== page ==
BOOK X. IN WHICH THE HISTORY GOES FORWARD ABOUT TWELVE HOURS.
7. Chapter vii. In which are concluded the adventures...
Mr Western now proceeded to search the whole house, but to as little
purpose as he had disturbed poor Mrs Waters. He then returned
disconsolate into the kitchen, where he found Jones in the custody of
This violent uproar had raised all the people in the house, though it
was yet scarcely daylight. Among these was a grave gentleman, who had
the honour to be in the commission of the peace for the county of
Worcester. Of which Mr Western was no sooner informed than he offered
to lay his complaint before him. The justice declined executing his
office, as he said he had no clerk present, nor no book about justice
business; and that he could not carry all the law in his head about
stealing away daughters, and such sort of things.
Here Mr Fitzpatrick offered to lend him his assistance, informing the
company that he had been himself bred to the law. (And indeed he had
served three years as clerk to an attorney in the north of Ireland,
when, chusing a genteeler walk in life, he quitted his master, came
over to England, and set up that business which requires no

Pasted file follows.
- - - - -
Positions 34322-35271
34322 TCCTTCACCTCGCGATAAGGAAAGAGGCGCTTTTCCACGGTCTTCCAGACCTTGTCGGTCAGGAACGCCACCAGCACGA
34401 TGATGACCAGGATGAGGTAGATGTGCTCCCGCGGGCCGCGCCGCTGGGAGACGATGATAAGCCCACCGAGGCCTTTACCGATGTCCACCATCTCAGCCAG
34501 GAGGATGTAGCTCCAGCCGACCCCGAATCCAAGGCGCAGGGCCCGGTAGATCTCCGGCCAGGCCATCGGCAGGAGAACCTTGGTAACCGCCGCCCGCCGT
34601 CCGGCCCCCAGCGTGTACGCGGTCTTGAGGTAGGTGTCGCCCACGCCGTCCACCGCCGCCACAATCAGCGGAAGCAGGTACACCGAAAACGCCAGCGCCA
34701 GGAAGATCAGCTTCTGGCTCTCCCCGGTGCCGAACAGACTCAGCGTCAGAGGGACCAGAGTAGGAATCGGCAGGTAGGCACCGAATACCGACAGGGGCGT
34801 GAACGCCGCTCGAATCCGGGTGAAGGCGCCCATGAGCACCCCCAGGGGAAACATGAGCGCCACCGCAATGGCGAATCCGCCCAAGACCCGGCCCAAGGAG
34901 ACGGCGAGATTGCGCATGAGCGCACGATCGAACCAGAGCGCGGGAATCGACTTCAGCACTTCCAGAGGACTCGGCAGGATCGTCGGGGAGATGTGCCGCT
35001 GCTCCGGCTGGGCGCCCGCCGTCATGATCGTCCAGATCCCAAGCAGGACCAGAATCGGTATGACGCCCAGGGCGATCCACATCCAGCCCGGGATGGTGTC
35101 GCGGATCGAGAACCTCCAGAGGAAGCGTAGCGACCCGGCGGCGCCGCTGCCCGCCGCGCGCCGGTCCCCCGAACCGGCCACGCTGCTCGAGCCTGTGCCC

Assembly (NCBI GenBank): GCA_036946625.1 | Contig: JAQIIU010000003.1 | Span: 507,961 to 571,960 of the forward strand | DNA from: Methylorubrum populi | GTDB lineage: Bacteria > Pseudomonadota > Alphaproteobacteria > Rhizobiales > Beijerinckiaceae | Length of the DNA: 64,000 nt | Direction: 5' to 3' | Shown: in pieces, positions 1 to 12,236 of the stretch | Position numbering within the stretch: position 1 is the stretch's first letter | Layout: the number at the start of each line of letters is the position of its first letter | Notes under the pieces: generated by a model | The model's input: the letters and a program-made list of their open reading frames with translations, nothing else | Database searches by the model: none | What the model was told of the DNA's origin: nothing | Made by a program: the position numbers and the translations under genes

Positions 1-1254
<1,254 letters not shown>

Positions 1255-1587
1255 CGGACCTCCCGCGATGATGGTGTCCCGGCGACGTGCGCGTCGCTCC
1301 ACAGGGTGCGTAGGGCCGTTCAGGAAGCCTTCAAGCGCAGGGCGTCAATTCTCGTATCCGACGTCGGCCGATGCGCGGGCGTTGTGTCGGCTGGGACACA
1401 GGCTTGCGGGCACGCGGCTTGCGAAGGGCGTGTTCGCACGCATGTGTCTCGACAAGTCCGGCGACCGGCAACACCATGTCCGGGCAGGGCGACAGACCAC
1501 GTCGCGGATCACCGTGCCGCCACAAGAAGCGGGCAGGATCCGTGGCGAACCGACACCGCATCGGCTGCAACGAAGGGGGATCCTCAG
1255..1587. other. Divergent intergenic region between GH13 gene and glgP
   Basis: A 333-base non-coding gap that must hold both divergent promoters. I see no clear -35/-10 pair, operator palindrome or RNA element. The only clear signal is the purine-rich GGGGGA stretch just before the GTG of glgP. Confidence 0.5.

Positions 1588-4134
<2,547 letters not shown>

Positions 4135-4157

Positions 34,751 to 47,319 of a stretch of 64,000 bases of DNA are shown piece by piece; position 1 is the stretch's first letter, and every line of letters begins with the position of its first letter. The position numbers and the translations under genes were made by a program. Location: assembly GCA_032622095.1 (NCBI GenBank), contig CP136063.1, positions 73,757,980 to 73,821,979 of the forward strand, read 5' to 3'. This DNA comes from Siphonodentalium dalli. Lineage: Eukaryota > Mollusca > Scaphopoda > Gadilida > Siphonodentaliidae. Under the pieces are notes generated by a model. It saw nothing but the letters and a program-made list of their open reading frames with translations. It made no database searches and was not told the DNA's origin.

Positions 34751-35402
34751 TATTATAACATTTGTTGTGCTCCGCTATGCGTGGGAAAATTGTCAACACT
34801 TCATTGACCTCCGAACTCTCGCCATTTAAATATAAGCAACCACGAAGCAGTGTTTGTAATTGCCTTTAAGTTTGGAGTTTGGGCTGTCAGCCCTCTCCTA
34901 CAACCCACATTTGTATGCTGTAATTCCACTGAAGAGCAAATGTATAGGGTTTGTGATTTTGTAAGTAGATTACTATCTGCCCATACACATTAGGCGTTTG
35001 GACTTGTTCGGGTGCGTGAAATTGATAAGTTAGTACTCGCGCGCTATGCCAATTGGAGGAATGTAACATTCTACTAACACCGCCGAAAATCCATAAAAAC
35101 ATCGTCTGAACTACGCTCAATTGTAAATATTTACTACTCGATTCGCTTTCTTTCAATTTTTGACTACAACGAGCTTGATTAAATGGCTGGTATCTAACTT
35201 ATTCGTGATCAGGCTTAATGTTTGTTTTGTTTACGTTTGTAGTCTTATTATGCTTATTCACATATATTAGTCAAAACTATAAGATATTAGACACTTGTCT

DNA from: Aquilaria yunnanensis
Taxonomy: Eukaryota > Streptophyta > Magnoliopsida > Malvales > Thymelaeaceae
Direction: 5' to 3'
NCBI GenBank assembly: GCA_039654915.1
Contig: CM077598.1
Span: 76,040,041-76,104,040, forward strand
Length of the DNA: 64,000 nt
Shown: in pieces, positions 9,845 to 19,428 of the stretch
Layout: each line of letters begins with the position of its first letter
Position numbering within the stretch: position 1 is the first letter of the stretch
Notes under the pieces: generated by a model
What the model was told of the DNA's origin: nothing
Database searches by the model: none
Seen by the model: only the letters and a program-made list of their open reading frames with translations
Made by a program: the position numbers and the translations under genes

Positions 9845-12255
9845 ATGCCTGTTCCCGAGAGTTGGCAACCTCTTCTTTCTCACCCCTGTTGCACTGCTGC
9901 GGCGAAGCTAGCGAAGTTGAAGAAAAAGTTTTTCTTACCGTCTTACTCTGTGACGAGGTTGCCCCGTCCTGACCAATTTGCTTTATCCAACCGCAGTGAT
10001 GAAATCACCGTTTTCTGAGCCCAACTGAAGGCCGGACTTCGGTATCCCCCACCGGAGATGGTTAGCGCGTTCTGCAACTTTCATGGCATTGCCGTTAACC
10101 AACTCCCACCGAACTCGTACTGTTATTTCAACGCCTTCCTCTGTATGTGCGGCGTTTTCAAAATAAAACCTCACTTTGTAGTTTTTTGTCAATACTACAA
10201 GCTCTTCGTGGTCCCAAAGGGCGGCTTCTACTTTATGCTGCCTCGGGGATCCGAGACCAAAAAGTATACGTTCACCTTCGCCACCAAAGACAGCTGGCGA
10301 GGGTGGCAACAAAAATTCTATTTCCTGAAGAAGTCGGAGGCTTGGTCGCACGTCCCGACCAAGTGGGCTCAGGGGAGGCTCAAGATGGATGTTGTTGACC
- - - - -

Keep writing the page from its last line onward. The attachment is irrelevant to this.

apprenticeship, namely, that of a gentleman, in which he had
succeeded, as hath been already partly mentioned.)
Mr Fitzpatrick declared that the law concerning daughters was out of
the present case; that stealing a muff was undoubtedly felony, and the
goods being found upon the person, were sufficient evidence of the
The magistrate, upon the encouragement of so learned a coadjutor, and
upon the violent intercession of the squire, was at length prevailed
upon to seat himself in the chair of justice, where being placed, upon
viewing the muff which Jones still held in his hand, and upon the
parson's swearing it to be the property of Mr Western, he desired Mr
Fitzpatrick to draw up a commitment, which he said he would sign.
Jones now desired to be heard, which was at last, with difficulty,
granted him. He then produced the evidence of Mr Partridge, as to the
finding it; but, what was still more, Susan deposed that Sophia
herself had delivered the muff to her, and had ordered her to convey
it into the chamber where Mr Jones had found it.